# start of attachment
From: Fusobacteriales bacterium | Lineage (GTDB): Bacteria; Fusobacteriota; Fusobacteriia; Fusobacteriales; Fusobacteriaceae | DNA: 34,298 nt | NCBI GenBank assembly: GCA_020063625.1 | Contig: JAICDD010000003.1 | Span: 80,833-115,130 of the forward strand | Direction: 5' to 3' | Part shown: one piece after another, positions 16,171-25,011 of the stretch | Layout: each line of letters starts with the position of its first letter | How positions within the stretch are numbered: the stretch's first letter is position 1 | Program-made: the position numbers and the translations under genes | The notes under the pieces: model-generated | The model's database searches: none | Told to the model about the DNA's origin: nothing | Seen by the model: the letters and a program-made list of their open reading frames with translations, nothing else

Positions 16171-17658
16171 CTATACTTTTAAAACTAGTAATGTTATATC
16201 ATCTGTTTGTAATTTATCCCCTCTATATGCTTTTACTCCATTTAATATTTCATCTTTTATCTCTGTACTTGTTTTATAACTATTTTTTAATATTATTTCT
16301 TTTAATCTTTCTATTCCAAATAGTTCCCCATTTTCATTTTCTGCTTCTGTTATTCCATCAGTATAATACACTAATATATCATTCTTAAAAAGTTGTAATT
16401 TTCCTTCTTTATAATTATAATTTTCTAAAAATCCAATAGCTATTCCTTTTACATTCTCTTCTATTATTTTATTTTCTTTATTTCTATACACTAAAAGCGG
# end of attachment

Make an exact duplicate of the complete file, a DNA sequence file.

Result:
From: Fusobacteriales bacterium | Lineage (GTDB): Bacteria; Fusobacteriota; Fusobacteriia; Fusobacteriales; Fusobacteriaceae | DNA: 34,298 nt | NCBI GenBank assembly: GCA_020063625.1 | Contig: JAICDD010000003.1 | Span: 80,833-115,130 of the forward strand | Direction: 5' to 3' | Part shown: one piece after another, positions 16,171-25,011 of the stretch | Layout: each line of letters starts with the position of its first letter | How positions within the stretch are numbered: the stretch's first letter is position 1 | Program-made: the position numbers and the translations under genes | The notes under the pieces: model-generated | The model's database searches: none | Told to the model about the DNA's origin: nothing | Seen by the model: the letters and a program-made list of their open reading frames with translations, nothing else

Positions 16171-17658
16171 CTATACTTTTAAAACTAGTAATGTTATATC
16201 ATCTGTTTGTAATTTATCCCCTCTATATGCTTTTACTCCATTTAATATTTCATCTTTTATCTCTGTACTTGTTTTATAACTATTTTTTAATATTATTTCT
16301 TTTAATCTTTCTATTCCAAATAGTTCCCCATTTTCATTTTCTGCTTCTGTTATTCCATCAGTATAATACACTAATATATCATTCTTAAAAAGTTGTAATT
16401 TTCCTTCTTTATAATTATAATTTTCTAAAAATCCAATAGCTATTCCTTTTACATTCTCTTCTATTATTTTATTTTCTTTATTTCTATACACTAAAAGCGG